You Must Be in Egypt!

An alien could tell he landed in Paris when he sees the Eiffel Tower; in New York when he catches a glimpse of the Statue of Liberty or in London judging by Big Ben. He would recognize other cities and countries in the same way. In olden traditions, the landmark of Cairo and Egypt as a whole was the Pyramids. Nowadays, however, Egypt would be recognized by its general elections.

There are two types of elections in this world. One is craftily cooked by the ruling authorities where we know in advance that the ruling party and its leader would win all votes and seats. If you wondered – which is not always allowed – you’d be told that each country had its own type of democracy.

The other type is a fair one where votes are divided between competing parties and where the ruling party normally loses popular support because it is said that under smoke there is fire and people tend to prefer water than fire for purely humane reasons.

That’s how things were in the world until elections came to Egypt where an alien would discover that the types are not necessarily limited to only two. There’s a purely Egyptian type known only to Egyptians.

Egyptian elections are unlike Syrian elections for example where things have long been settled. We have parties and newspapers in the battle. We have people such as the National Democratic Party who swear the elections were fair and square and we have others such as the Muslim Brotherhood and its supporting opposition newspapers who swear it was all cooked even before it began.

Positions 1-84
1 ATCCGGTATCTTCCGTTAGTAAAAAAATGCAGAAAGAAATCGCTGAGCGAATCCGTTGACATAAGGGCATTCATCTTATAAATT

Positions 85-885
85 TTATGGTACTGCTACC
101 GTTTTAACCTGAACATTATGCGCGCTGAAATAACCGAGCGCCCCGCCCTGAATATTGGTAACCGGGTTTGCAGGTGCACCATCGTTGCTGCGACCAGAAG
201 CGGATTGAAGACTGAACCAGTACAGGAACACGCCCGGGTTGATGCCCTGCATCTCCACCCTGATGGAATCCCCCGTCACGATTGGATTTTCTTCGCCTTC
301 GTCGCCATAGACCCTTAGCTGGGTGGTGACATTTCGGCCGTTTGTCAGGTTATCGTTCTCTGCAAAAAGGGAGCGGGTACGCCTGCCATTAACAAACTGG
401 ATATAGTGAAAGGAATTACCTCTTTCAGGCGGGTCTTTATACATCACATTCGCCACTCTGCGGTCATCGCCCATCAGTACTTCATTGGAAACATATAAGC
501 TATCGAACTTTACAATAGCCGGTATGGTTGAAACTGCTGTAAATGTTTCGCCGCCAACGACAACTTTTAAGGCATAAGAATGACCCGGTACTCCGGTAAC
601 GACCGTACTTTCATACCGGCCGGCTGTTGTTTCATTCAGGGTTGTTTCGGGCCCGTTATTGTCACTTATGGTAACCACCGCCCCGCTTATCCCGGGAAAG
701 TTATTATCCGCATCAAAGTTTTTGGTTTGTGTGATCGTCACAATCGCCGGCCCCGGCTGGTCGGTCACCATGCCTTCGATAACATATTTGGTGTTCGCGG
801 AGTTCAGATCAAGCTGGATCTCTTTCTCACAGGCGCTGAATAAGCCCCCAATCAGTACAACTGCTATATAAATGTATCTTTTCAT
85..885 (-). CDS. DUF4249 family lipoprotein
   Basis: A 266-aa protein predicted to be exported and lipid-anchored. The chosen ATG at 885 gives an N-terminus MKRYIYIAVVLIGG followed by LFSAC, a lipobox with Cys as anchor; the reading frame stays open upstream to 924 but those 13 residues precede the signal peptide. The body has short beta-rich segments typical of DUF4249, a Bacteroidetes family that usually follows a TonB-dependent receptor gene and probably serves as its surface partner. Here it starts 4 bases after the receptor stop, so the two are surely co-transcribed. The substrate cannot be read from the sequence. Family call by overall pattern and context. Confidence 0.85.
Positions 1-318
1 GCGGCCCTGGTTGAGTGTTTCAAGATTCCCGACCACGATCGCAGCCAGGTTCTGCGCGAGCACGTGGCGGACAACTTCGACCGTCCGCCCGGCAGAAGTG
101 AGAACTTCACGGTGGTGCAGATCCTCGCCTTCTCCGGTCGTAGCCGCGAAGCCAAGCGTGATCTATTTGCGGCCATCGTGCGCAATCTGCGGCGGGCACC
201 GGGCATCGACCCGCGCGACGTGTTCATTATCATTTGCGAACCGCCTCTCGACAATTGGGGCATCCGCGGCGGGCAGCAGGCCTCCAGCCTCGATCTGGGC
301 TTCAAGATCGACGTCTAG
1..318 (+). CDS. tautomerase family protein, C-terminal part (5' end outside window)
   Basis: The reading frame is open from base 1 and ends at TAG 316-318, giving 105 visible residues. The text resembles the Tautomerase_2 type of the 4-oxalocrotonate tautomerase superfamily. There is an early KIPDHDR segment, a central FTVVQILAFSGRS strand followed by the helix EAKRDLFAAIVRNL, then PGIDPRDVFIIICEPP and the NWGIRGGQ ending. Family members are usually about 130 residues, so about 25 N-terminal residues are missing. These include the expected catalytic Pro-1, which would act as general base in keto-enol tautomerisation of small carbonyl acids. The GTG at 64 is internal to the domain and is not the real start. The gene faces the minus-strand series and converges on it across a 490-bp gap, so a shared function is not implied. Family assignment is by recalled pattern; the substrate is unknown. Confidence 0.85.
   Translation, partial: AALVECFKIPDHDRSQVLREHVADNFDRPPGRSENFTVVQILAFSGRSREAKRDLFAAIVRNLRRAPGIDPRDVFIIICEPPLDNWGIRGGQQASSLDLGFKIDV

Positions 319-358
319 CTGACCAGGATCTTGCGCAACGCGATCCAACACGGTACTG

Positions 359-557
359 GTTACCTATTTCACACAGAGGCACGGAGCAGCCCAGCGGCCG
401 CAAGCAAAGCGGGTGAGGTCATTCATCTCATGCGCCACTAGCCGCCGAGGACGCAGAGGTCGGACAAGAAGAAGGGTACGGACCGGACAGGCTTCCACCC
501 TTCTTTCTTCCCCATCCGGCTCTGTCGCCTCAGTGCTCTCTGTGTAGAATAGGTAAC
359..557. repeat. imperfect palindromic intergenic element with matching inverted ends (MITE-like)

Moreover, there’s always space for the boycotting parties among whose members we must see a disagreement over the wisdom behind the boycott, and whether there was at least one good reason to participate as long as they were fated to. We even have parties that boycott elections for reasons of their own.

That’s what the scene looks like, full of ardor and matchless noise. Those who watch Egyptian TV could tell that elections are indeed historic even if no one cared to discuss the agendas of the NDP or the Muslim Brotherhood which contain enough suspense and entertainment as they are.

The whole event turns into an occasion to strike all painful chords, starting from the Egyptian political regime and up to the last constitutional amendments, along with all preferences of the times of Nasser and/or Sadat and whether it would be nice for Egypt to play a regional role or whether the whole issue is of no significance.

When we get to the results, the whole scene would be complete with the landslide victory of the national party. Don’t ask if there could be a political regime without real or illusory opposition. Know that opposition comes from the national party itself. It is a party that is nominated by its leadership and later joined by independent candidates.

In a recent incident, 130 democratic members of the NDP didn’t show up while 19 others voted against the party. This means that the National Party has taken upon itself the burden of representing the government and the opposition at the same time, which is a purely Egyptian experience!

However, the picture would not be complete without an American objection to the results of the elections voiced by the White House spokesman. Naturally, an Egyptian response would follow to counter the Americans and to save face of sovereignty and the like.

In any case, events would allow for a warning against double standards, the American defeat in Iraq as well as the foolishness of Mr. Bush and his new and old conservatives. When the story climaxes as described above, the alien will undoubtedly know that he is in Egypt!